5.6/10
78,417
176 user 202 critic

Cop Out (2010)

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2:30 | Trailer

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Jimmy's rare baseball card is robbed. Since it's his only hope to pay for his daughter's upcoming wedding, he recruits his cop partner Paul to track down the robber, a memorabilia-obsessed gangster.

Director:

1 nomination. See more awards »

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Cast

Cast overview, first billed only:
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Raul (as Juan Carlos Hernandez)
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Juan
Jason Hurt ...
Youth #1
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Youth #2
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Julio
Robinson Aponte ...
Banger #1
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Banger #2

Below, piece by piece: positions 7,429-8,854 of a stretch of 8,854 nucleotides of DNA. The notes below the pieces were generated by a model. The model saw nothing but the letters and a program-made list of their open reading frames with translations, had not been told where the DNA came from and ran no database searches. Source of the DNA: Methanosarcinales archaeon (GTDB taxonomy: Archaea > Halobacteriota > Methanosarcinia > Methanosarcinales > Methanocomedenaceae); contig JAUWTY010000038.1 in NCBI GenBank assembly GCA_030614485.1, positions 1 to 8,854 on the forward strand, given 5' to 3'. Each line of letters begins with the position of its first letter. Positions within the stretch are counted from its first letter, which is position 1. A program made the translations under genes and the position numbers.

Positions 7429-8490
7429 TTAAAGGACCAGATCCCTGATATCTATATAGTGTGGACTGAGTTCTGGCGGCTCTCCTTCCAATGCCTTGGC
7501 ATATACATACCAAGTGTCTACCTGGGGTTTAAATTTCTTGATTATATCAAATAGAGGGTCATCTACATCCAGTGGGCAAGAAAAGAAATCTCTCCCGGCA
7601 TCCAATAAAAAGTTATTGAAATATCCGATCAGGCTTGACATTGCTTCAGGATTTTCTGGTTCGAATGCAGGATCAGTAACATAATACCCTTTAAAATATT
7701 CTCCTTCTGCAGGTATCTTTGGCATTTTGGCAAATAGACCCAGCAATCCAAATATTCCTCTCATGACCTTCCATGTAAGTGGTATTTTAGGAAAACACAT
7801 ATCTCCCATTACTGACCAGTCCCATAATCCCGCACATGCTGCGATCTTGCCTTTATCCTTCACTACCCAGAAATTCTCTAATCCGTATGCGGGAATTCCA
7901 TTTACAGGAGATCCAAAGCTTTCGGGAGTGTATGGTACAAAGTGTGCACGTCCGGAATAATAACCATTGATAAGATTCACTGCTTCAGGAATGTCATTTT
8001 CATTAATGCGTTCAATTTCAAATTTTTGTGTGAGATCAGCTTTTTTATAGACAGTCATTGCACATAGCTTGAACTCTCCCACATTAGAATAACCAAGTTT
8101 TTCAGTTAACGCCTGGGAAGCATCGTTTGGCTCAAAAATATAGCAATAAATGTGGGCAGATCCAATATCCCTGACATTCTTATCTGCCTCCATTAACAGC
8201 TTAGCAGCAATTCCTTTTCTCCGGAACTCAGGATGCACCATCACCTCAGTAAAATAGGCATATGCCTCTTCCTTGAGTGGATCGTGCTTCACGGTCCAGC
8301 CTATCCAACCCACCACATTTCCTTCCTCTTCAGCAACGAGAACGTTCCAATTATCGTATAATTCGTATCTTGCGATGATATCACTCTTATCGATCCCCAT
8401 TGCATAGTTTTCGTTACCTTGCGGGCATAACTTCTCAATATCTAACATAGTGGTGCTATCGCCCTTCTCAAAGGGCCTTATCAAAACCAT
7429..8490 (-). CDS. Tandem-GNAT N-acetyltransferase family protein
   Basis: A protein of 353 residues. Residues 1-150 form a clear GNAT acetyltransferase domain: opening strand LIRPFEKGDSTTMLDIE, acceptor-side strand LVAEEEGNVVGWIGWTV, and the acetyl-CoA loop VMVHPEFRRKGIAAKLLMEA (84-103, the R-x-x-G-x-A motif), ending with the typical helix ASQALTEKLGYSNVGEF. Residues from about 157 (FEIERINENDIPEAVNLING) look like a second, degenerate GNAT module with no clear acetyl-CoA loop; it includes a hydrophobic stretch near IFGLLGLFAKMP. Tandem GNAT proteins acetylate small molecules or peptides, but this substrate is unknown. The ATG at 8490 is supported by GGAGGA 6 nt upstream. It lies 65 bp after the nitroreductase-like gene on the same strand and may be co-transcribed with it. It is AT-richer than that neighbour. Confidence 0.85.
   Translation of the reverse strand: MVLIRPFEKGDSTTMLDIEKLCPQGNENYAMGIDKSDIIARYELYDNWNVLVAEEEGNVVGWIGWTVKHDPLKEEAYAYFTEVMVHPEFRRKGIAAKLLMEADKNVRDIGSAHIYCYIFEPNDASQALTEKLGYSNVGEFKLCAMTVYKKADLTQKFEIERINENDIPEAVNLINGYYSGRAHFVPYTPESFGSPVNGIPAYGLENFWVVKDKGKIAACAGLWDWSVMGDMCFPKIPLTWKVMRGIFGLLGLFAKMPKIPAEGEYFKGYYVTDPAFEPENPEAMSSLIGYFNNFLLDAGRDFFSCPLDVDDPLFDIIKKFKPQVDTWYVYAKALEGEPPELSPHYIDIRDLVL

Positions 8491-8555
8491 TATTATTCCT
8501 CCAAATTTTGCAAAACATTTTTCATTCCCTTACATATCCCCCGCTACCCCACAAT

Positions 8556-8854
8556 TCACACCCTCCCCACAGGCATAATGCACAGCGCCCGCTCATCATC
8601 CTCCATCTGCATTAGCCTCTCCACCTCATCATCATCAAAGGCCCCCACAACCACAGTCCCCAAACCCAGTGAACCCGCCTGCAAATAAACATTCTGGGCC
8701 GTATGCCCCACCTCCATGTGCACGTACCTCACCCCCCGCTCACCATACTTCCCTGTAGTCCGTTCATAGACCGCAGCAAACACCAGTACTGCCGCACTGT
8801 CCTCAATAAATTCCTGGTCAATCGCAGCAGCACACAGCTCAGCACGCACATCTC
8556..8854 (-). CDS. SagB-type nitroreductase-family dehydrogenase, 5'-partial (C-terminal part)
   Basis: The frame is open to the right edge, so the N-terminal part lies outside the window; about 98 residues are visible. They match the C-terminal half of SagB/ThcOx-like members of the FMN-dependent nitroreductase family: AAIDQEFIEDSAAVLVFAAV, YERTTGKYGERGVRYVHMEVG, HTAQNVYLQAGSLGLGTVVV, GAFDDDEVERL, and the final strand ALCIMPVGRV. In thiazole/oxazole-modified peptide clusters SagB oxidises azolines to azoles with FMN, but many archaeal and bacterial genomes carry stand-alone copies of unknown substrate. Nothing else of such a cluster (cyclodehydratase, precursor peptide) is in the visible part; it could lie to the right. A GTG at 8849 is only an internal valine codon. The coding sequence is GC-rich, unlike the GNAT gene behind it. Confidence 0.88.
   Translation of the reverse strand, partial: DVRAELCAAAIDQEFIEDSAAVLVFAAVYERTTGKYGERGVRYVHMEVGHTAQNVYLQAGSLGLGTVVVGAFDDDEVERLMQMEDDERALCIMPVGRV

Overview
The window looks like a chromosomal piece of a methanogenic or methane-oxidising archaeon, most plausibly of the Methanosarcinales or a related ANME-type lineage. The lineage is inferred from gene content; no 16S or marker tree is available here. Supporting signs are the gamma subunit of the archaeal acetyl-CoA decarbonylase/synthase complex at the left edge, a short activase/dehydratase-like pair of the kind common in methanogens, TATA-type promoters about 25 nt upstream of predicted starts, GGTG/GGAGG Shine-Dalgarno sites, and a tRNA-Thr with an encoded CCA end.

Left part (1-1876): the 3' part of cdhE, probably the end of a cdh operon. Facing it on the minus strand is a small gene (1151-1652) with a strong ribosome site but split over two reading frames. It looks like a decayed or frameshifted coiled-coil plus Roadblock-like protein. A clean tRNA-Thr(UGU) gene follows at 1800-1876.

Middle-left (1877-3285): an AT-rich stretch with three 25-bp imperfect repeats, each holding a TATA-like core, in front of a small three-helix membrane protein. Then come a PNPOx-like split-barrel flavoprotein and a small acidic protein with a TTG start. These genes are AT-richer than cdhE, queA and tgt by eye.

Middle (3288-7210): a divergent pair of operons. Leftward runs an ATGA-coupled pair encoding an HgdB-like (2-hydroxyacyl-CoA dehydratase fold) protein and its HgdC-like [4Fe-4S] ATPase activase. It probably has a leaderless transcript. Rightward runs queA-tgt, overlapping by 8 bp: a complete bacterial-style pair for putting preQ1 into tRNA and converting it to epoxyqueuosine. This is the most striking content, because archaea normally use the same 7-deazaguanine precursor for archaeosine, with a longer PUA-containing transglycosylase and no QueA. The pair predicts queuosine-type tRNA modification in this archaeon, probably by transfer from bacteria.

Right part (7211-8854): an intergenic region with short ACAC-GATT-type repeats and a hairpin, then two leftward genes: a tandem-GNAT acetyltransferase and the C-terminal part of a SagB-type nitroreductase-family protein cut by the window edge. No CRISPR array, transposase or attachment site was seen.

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Mexican Man #1
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Ava
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Storyline

After a clumsy operation trying to capture a drug dealer, the N.Y.P.D Detectives Jimmy Monroe and Paul Hodges are suspended for one month by their Captain Romans. Jimmy decides to sell his rare baseball card to pay for his daughter's expensive wedding while his jealous partner believes that his wife is cheating on him with their next-door neighbor. When Jimmy sells his card to a memorabilia store, the place is burgled by two small-time thieves and the detective loses his card. They track down the thieves. Written by Claudio Carvalho, Rio de Janeiro, Brazil

Plot Summary | Plot Synopsis

Taglines:

Rock out with your Glock out

Genres:

Action | Comedy | Crime

Motion Picture Rating (MPAA)

Rated R for pervasive language including sexual references, violence and brief sexuality | See all certifications »

Parents Guide:

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Details

Country:

Language: